Minister of Health, Prof Isaac Adewole
*Nigeria has procured vaccines, deployed experts to contain another meningitis epidemic
*Country has reduced malaria burden from 42 to 27%, improved immunisation coverage by 12%
Prof. Isaac Adewole is the Minister of Health. Adewole in this exclusive interview with The Guardian unveils the Federal Government’s health plan for 2019 and what the ministry is doing to address major challenges faced by the sector especially poor access to affordable and quality care. CHUKWUMA MUANYA writes. Excerpts:
What is the health plan for 2019? What does President Muhammadu Buhari plan to do for health if re-elected?
Some things have dramatically changed. We are going to see new innovations. We are going to see Mr. President flagging off the Basic Healthcare Provision Fund (BHPF), which is unique. The BHPF is in the National Health Act (NHC) but the implementation is unique. The President actually signed the 2018 appropriation N55.1 billion for the BHPF. Minister of Finance has graciously approved 25 per cent of the money to kick-start the process.
But it has not been released?
No. It has been released to us. We have transferred it to the Central Bank account.
No. Not yesterday. It was released about a week ago.
But I didn’t know?
How would you know? You wont know?
But the latest information about 48 hours ago is that it has not been released?
It has been released, 25 per cent of the money.
But there is a differential. In this new 2019 appropriation I heard it is about N50.1 billion less than that of 2018?
No. It is still N55.1 billion. And what is also different in 2019 is that government has also approved N22.8 billion for vaccine production because we signed a commitment to GAVI (global vaccine alliance) that over the next ten years Nigeria will gradually increase the funding allocation to vaccine administration by 10 per cent every year so that in 2028 Nigeria will take full responsibility for immunization of our children. So GAVI extended the transition period, which is normally five years. But for the first time taking into consideration of Mr. President, and the strong performance of the Federal Ministry of Health (FMoH) and our agencies, the National Primary Health Care Development Agency (NPHCDA), GAVI has graciously approved the extension that transition over a ten-year period. So we have N22.8 billion in 2019 for vaccine and N55.1 billion for BHPF.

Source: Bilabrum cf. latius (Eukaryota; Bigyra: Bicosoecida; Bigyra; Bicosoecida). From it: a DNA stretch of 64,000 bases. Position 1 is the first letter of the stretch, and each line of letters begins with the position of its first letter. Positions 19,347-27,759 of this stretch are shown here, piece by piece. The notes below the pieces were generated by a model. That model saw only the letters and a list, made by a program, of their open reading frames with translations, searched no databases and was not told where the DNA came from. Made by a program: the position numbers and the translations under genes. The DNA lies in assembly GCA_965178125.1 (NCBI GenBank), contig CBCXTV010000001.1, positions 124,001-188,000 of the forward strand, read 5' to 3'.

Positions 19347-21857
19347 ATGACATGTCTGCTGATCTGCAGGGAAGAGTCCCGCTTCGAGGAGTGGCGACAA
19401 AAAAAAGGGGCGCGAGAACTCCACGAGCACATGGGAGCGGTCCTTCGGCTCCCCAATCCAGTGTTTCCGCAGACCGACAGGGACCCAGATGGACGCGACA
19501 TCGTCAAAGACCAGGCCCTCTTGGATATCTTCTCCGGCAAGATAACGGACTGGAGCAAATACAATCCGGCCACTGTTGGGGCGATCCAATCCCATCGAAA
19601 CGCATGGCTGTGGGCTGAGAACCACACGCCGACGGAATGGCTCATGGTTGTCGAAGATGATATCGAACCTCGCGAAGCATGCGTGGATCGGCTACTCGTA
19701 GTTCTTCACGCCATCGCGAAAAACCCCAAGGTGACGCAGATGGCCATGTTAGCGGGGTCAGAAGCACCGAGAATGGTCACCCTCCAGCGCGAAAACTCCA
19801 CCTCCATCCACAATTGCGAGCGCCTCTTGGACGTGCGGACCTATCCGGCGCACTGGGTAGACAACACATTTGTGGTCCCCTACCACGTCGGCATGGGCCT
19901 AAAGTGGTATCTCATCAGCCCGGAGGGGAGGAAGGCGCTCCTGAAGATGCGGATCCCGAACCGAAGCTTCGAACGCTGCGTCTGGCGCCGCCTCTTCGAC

Is it for just procurement of vaccines or for the local manufacture that the country is planning?
No the local manufacture is a Public Private Initiative (PPI). They have not started so we cannot put money in 2019 budget for them.
What are we going to see in 2019 in terms of reviving the health sector?
What you are going to see in 2019 is that we will now move money directly from central bank to primary health care (PHC) facility. Each PHC will get money for commodity, maintenance and for human resources. This is the first time it has ever happened in this country.
How was it funded before?
Nothing. They were left alone. They were orphans. That was why they collapsed. What we have done is to say we knew what happened in the past. In the past under Ibrahim Badamosi Babangida (IBB) and when Olikoye Ransome Kuti was the Minister of Health, PHC was revitalized across the country but there was no mechanism for keeping them alive. It was like you delivered a baby and you gave them the first food and there was nothing else to keep the baby going, and they collapsed. So two years ago we started with the concept of revitalizing the PHC. Although it is not our responsibility as the Federal Government (FG), it is the responsibility of the Local Government Area (LGA), but if don’t do it the health system will not take shape, people will rush to the teaching hospitals and everybody will complain, “We waited there for hours.” That is not where they were ought to go. So we are working in partnership with our partners, the state governmen